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What is the definition of “having an eye”? Personally, I believe having an eye is a question of having an understanding for what is happening, in a work of art and in the world.

The Year in Pictures

January 31, 2013


© Dominic Nahr, Untitled from Fracture: South Sudan’s Independence, 2012 (Courtesy O’Born Contemporary)

What is the definition of “having an eye”?  Personally, I believe having an eye is a question of having an understanding for what is happening, in a work of art and in the world.

When I attended a recent exhibition of photographs by Dominique Nahr, a Canadian photographer whom Gail and I had discovered several years ago, I stayed for his slide lecture documenting his experiences as a war photographer in Africa and elsewhere. During his slide show I noticed a powerful photograph that was not in the exhibition. It showed a dead Sudanese soldier fallen in the foreground, before the oil field technology that he was defending. My eye responded to the composition, but my awareness of what is happening in the world told me that this is an image that “tells the whole story” of what is going on in the world and in art at present.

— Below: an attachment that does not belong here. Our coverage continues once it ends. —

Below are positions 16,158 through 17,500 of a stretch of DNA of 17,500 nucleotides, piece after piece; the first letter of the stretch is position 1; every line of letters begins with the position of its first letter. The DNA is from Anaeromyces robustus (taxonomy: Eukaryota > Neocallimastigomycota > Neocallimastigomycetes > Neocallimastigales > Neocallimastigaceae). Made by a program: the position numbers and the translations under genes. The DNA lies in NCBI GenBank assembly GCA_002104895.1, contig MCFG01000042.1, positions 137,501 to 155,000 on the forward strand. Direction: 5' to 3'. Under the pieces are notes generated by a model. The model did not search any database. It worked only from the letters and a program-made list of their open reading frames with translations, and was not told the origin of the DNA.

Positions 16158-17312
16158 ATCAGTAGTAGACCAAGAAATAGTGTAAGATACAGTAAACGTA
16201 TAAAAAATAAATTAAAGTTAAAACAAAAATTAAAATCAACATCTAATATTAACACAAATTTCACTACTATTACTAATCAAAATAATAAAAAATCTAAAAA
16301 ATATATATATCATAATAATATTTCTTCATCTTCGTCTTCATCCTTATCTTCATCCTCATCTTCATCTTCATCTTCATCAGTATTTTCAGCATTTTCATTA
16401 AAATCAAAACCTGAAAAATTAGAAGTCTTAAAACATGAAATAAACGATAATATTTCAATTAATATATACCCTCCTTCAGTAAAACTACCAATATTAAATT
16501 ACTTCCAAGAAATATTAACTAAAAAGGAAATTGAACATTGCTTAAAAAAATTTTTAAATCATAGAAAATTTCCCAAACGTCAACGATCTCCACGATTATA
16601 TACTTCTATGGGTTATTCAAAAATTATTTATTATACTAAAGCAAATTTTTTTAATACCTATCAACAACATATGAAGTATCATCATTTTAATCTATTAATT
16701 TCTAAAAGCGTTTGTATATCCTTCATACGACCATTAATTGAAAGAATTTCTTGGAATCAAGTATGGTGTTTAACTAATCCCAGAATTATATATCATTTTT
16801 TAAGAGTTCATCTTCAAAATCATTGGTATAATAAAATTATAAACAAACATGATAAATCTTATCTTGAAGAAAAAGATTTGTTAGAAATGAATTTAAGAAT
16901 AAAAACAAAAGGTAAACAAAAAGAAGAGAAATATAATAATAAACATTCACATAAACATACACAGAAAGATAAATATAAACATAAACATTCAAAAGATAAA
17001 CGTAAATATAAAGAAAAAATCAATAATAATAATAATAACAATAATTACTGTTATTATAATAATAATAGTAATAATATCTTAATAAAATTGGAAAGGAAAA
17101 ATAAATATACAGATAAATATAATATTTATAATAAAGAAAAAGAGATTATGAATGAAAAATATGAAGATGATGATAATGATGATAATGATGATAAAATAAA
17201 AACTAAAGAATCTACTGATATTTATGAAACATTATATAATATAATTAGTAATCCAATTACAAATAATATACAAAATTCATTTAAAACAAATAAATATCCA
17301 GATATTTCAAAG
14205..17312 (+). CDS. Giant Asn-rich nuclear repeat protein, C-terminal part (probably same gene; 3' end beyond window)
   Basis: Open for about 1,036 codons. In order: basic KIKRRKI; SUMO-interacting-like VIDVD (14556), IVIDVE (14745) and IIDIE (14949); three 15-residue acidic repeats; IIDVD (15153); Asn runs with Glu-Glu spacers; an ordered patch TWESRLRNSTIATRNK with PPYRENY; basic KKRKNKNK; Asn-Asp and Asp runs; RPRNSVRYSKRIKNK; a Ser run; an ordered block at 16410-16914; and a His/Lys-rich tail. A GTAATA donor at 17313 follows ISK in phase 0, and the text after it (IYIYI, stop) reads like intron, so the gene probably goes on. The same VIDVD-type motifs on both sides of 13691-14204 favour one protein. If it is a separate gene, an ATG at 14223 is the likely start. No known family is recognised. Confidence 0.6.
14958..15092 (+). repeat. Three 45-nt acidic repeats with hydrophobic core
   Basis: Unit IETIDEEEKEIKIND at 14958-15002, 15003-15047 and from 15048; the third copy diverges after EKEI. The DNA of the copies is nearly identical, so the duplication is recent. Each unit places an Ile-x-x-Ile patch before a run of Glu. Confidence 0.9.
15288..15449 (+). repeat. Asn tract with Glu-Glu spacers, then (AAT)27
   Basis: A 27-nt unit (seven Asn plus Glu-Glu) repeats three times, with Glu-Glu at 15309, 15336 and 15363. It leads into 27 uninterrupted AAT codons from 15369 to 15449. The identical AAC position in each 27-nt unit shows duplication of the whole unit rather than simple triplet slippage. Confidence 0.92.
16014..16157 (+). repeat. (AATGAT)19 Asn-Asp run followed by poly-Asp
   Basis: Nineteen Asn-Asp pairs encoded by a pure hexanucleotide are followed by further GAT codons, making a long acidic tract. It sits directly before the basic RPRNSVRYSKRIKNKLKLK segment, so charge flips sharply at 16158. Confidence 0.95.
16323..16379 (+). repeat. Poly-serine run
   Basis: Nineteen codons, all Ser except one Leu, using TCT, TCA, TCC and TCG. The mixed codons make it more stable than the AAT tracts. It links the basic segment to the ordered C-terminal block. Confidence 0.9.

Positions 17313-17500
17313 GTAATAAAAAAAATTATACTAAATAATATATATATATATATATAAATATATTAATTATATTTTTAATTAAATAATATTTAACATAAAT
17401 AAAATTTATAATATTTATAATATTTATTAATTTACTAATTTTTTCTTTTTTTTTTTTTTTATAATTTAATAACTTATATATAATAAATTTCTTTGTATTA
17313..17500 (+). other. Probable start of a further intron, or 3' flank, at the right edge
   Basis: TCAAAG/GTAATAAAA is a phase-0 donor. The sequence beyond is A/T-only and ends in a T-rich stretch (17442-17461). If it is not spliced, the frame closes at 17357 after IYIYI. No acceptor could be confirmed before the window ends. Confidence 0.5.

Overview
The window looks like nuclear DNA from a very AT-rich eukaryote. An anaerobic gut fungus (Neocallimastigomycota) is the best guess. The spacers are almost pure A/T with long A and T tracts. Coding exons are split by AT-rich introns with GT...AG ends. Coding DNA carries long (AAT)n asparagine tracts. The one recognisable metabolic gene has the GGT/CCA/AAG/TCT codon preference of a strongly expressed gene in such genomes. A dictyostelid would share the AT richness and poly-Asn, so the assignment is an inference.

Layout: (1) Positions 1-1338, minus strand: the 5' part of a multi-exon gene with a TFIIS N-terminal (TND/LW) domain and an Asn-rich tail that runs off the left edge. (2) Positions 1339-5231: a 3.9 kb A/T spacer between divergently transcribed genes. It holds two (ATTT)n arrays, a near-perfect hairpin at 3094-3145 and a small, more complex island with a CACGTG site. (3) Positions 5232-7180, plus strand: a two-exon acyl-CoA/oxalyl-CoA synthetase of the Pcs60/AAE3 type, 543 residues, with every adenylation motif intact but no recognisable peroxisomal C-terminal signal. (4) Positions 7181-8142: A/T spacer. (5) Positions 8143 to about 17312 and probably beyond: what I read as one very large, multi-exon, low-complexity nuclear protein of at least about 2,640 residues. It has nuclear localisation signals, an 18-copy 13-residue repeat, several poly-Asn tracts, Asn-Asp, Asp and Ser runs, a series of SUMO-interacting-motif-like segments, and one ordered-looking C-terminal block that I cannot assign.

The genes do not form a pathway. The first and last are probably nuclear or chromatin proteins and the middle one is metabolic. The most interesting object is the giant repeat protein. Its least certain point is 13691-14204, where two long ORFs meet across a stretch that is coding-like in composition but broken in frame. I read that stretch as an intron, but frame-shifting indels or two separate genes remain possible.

When I mentioned it to the gallery manager, she said that the gallery had thought it was “too strong” for their gallery-going public. Dominique agreed with me that it was his strongest image and said that he had also wanted it to be included in the exhibition. Gail arrived the next day and agreed that it was the image we should acquire, so I asked the gallery to print it for us.

Recently the same image was selected by Time magazine as one of the ten most important photographs of 2012. It’s gratifying to find that other people who are much more intensely involved both in the realities of oil, war and politics, and in the photographic imagery that told the world’s stories in 2012, should have picked this same image.

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Barry Lord

About The Author

Barry Lord is the author of Art & Energy: How Culture Changes (The AAM Press, 2014) and Co-President of Lord Cultural Resources.

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